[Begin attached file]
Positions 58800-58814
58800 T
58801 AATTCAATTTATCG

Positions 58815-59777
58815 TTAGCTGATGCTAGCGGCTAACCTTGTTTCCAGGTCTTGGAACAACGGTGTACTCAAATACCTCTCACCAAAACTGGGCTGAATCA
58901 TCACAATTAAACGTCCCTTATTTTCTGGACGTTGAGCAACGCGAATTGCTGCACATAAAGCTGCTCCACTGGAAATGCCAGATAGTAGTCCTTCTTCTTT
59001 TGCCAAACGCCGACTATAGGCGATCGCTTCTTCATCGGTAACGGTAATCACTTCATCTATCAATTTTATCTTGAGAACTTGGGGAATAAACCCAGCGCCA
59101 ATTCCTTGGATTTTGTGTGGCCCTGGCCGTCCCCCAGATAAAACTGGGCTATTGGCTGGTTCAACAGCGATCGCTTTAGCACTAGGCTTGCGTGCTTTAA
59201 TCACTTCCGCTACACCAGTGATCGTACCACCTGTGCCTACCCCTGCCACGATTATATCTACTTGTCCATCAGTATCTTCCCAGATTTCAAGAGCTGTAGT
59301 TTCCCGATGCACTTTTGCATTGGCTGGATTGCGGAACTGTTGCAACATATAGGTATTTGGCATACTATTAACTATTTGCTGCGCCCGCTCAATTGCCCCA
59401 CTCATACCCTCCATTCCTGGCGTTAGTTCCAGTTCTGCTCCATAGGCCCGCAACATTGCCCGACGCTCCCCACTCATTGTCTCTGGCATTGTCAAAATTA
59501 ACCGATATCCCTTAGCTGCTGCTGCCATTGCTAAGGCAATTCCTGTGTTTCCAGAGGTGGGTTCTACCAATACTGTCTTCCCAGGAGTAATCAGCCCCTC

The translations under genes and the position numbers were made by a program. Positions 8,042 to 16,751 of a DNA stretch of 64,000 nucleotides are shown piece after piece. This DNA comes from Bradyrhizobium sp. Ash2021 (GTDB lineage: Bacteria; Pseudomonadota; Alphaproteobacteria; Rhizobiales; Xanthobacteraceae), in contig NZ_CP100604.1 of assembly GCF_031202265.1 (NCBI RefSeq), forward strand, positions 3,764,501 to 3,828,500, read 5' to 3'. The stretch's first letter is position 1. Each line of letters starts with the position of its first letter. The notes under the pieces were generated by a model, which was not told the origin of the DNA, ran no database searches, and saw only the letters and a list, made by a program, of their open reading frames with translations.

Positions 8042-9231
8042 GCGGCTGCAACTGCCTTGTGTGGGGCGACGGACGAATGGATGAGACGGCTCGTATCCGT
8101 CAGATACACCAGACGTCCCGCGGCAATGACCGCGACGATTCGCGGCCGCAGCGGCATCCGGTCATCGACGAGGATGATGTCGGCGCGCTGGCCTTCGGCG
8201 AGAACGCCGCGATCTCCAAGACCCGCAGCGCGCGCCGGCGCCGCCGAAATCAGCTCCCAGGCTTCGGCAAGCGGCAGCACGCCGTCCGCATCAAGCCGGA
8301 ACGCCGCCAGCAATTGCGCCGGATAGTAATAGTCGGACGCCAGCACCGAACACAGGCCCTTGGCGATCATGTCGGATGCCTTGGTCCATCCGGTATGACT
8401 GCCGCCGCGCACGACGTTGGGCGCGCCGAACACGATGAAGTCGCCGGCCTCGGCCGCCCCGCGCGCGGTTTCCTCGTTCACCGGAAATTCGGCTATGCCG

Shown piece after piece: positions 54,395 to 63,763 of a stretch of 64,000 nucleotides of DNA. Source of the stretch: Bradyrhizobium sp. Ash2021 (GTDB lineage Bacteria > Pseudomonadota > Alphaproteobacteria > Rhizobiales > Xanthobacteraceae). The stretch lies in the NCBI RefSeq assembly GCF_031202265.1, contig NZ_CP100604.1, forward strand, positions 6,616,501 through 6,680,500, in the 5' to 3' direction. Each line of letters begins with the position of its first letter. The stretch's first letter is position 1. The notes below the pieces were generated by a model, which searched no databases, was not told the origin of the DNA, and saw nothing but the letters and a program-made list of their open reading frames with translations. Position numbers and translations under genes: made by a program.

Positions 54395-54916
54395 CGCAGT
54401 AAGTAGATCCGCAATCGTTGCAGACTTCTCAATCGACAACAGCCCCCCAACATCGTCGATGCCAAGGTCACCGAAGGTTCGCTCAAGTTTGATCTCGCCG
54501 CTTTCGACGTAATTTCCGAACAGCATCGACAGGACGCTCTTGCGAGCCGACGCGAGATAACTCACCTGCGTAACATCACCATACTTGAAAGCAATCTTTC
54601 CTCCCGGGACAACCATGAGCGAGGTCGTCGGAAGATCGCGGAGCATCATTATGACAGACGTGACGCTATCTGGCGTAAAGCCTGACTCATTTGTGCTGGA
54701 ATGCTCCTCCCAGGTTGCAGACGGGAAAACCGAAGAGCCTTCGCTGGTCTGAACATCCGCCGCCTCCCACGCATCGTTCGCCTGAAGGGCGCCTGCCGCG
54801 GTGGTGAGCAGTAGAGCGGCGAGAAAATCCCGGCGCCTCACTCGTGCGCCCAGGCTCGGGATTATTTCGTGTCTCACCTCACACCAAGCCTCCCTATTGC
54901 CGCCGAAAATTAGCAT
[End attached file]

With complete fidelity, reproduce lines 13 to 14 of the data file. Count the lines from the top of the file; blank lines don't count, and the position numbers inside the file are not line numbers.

The translations under genes and the position numbers were made by a program. Positions 8,042 to 16,751 of a DNA stretch of 64,000 nucleotides are shown piece after piece. This DNA comes from Bradyrhizobium sp. Ash2021 (GTDB lineage: Bacteria; Pseudomonadota; Alphaproteobacteria; Rhizobiales; Xanthobacteraceae), in contig NZ_CP100604.1 of assembly GCF_031202265.1 (NCBI RefSeq), forward strand, positions 3,764,501 to 3,828,500, read 5' to 3'. The stretch's first letter is position 1. Each line of letters starts with the position of its first letter. The notes under the pieces were generated by a model, which was not told the origin of the DNA, ran no database searches, and saw only the letters and a list, made by a program, of their open reading frames with translations.

Positions 8042-9231